# Formula for Legendre polynomials by use of Cauchy's Integral Formula (From _Visual Complex Analysis_)

I decided to look through Tristan Needham's Complex Analysis book since it's usually mentioned with great praise. Just doing some exercises, I got stuck on #4 of Chapter 9).

Here $P_n(z)$ denotes the $n$-th Legendre polynomial. I've been able to derive that $$P_n(z)=\frac{1}{2\pi i}\int_K\frac{(Z^2-1)^n}{2^n(Z-z)^{n+1}}dZ$$ for $K$ any simple loop around $z$.

Then the book says by taking $K$ to be a circle of radius $\sqrt{|z^2-1|}$ centered at $z$, $$P_n(z)=\frac{1}{\pi}\int_0^\pi(z+\sqrt{z^2-1}\cos t)^n dt.$$

I tried to rewrite the RHS of the original equation by reparametrizing $Z=z+\sqrt{|z^2-1|}e^{it}$. However, upon rewriting in terms of the standard substitutions, the integral becomes unmanageable. I have $dZ=i\sqrt{|z^2-1|}e^{it}dt$, $Z^2-1=z^2+2z\sqrt{|z^2-1|}e^{it}+|z^2-1|e^{2it}-1$, $(Z-z)=\sqrt{|z^2-1|}e^{it}$.

Substituting in, $$\frac{1}{2^{n+1}\pi i}\int_0^{2\pi}\left(\frac{Z^2-1}{Z-z}\right)^2\frac{i\sqrt{|z^2-1|}e^{it}dt}{\sqrt{|z^2-1|}e^{it}}$$ which simplifies to $$\frac{1}{2^{n+1}\pi}\int_0^{2\pi}\left(\frac{z^2-1}{\sqrt{|z^2-1|}e^{it}}+2z+\sqrt{|z^2-1|}e^{it}\right)^n dt.$$ Is there a way to put this into the final desired form? Thanks.

• +1 for reading Needham's Visual Complex Analysis.
– lhf
Mar 19, 2012 at 22:18
• well if $z^2-1\ge 0$ $\frac{z^2-1}{\sqrt{|z^2-1|}e^{it}}=\sqrt{|z^2-1|}e^{-it}$ and you'll get $\left(2\sqrt{|z^2-1|}\cos(t)+2z\right)^n$ Mar 20, 2012 at 1:11
• Thanks @Raymond, but what if $z^2-1$ isn't real, let alone nonnegative? Mar 20, 2012 at 1:18
• hmmm... looks like $\left(2i\sqrt{|z^2-1|}\sin(t)+2z\right)^n$ seems not good but... the integral is over a period and $\left(i\sqrt{|z^2-1|}\right)=\left(\sqrt{z^2-1}\right)$ so perhaps good after all! Mar 20, 2012 at 1:24
• @RaymondManzoni Sorry, how did you get a $\sin$ in the integrand, and that last equality $\left(i\sqrt{|z^2-1|}\right)=\left(\sqrt{z^2-1}\right)$? If you want to put it as an answer, I'd accept, since I think this will clear up my trouble. Mar 20, 2012 at 1:35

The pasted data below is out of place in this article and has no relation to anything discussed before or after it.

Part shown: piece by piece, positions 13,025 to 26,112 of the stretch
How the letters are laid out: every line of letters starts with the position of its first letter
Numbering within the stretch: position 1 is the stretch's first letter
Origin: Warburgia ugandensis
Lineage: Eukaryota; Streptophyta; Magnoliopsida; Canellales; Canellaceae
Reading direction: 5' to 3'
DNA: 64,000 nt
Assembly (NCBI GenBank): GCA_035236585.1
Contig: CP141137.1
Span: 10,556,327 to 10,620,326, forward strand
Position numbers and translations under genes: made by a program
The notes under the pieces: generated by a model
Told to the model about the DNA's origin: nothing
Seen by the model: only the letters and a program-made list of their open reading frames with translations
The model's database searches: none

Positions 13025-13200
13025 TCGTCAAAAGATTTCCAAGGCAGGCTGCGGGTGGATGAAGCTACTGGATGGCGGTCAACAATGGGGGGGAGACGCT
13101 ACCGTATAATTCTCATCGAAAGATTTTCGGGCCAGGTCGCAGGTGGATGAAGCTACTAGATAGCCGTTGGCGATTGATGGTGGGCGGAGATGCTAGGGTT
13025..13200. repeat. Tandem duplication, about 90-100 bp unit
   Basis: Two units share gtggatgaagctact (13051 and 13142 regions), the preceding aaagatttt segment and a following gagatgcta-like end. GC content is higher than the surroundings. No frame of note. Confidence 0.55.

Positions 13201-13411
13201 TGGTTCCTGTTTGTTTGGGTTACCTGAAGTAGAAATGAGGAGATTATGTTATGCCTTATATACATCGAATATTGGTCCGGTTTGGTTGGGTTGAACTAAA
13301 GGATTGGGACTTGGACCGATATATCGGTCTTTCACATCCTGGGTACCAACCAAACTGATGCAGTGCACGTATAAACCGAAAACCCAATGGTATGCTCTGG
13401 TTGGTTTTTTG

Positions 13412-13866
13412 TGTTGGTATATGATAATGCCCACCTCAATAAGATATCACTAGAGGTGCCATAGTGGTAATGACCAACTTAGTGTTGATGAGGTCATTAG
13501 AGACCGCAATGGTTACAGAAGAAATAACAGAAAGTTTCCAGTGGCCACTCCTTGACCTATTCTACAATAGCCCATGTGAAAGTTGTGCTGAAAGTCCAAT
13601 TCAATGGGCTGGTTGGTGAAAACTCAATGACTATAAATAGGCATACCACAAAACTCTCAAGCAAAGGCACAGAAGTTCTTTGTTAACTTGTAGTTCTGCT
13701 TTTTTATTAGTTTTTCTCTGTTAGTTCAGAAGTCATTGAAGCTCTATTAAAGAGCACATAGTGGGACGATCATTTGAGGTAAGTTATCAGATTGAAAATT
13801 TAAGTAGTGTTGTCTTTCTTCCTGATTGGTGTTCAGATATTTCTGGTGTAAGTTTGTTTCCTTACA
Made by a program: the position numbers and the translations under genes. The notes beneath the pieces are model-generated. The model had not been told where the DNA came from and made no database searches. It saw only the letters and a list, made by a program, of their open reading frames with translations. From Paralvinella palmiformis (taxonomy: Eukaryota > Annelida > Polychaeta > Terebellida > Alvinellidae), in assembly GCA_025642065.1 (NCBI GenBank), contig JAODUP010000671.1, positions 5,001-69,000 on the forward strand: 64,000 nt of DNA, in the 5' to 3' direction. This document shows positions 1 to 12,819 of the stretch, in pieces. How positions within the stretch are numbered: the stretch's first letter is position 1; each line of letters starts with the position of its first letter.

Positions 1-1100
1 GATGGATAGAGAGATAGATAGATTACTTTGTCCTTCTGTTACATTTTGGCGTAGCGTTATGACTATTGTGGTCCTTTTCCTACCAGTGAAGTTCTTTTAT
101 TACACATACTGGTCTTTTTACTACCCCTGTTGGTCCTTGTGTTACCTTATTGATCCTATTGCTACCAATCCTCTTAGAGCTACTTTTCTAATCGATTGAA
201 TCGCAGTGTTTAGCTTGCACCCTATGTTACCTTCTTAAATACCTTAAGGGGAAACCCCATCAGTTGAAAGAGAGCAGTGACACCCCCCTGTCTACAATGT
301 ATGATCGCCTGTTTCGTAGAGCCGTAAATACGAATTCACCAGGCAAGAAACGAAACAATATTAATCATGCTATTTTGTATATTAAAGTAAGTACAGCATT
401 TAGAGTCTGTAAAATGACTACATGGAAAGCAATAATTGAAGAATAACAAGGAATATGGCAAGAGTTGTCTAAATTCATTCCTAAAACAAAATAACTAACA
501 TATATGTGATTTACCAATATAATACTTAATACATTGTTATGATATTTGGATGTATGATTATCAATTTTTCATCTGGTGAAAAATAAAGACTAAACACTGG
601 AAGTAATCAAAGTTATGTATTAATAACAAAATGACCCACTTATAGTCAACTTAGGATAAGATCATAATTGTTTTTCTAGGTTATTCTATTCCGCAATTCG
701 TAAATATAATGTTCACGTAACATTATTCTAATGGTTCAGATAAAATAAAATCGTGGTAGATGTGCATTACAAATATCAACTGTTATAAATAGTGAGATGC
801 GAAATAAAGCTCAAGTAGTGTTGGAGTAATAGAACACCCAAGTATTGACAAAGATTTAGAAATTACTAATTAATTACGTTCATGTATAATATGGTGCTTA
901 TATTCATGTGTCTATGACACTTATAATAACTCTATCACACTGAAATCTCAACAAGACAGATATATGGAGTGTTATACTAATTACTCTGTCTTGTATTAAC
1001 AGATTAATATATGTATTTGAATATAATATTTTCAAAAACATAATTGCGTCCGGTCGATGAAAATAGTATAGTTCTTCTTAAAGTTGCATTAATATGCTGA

Let's start with : $$I(z)=\frac{1}{2^{n+1}\pi}\int_0^{2\pi}\left(\frac{z^2-1}{\sqrt{|z^2-1|}e^{it}}+2z+\sqrt{|z^2-1|}e^{it}\right)^n dt$$
If $z^2-1\ge 0$ then : $$I(z)=\frac{1}{2^{n+1}\pi}\int_0^{2\pi}\left(\sqrt{|z^2-1|}e^{-it}+2z+\sqrt{|z^2-1|}e^{it}\right)^n dt$$ $$=\frac{1}{2\pi}\int_0^{2\pi}\left(\sqrt{z^2-1}\cos(t)+z\right)^n dt$$
If $z^2-1< 0$ then : $$I(z)=\frac{1}{2^{n+1}\pi}\int_0^{2\pi}\left(\frac{-(1-z^2)e^{-it}}{\sqrt{1-z^2}}+2z+\sqrt{1-z^2}e^{it}\right)^n dt$$ $$=\frac{1}{2^{n+1}\pi}\int_0^{2\pi}\left(-\sqrt{1-z^2}e^{-it}+2z+\sqrt{1-z^2}e^{it}\right)^n dt$$
$$=\frac{1}{2^{n+1}\pi}\int_0^{2\pi}\left(\sqrt{1-z^2}(-e^{-it}+e^{it})+2z\right)^n dt$$ $$=\frac{1}{2^{n+1}\pi}\int_0^{2\pi}\left(\sqrt{z^2-1}(e^{it}-e^{-it})i+2z\right)^n dt$$ (using $\sqrt{-1}=i$, $\sqrt{-1}=-i$ would give the same result as we will see) (see too this) $$=\frac{1}{2\pi}\int_0^{2\pi}\left(\sqrt{z^2-1}(-\sin(t))+z\right)^n dt$$ use the change of variable $t=x+3\frac{\pi}2$ to get (cutting the integral in two parts $(0, 2\pi-3\pi/2)$ and $(-3\pi/2,0)$ with the second interval replaced by $2\pi-3\pi/2,2\pi$) : $$=\frac{1}{2\pi}\int_0^{2\pi}\left(\sqrt{z^2-1}\cos(x)+z\right)^n dx$$
so that for any real $z$ we have : $$I(z)=\frac{1}{2\pi}\int_0^{2\pi}\left(\sqrt{z^2-1}\cos(t)+z\right)^n dt$$ Analytic continuation should allow you to extend this in the complex plane (we are searching polynomials after all!) but this is probably not the simple answer you hoped...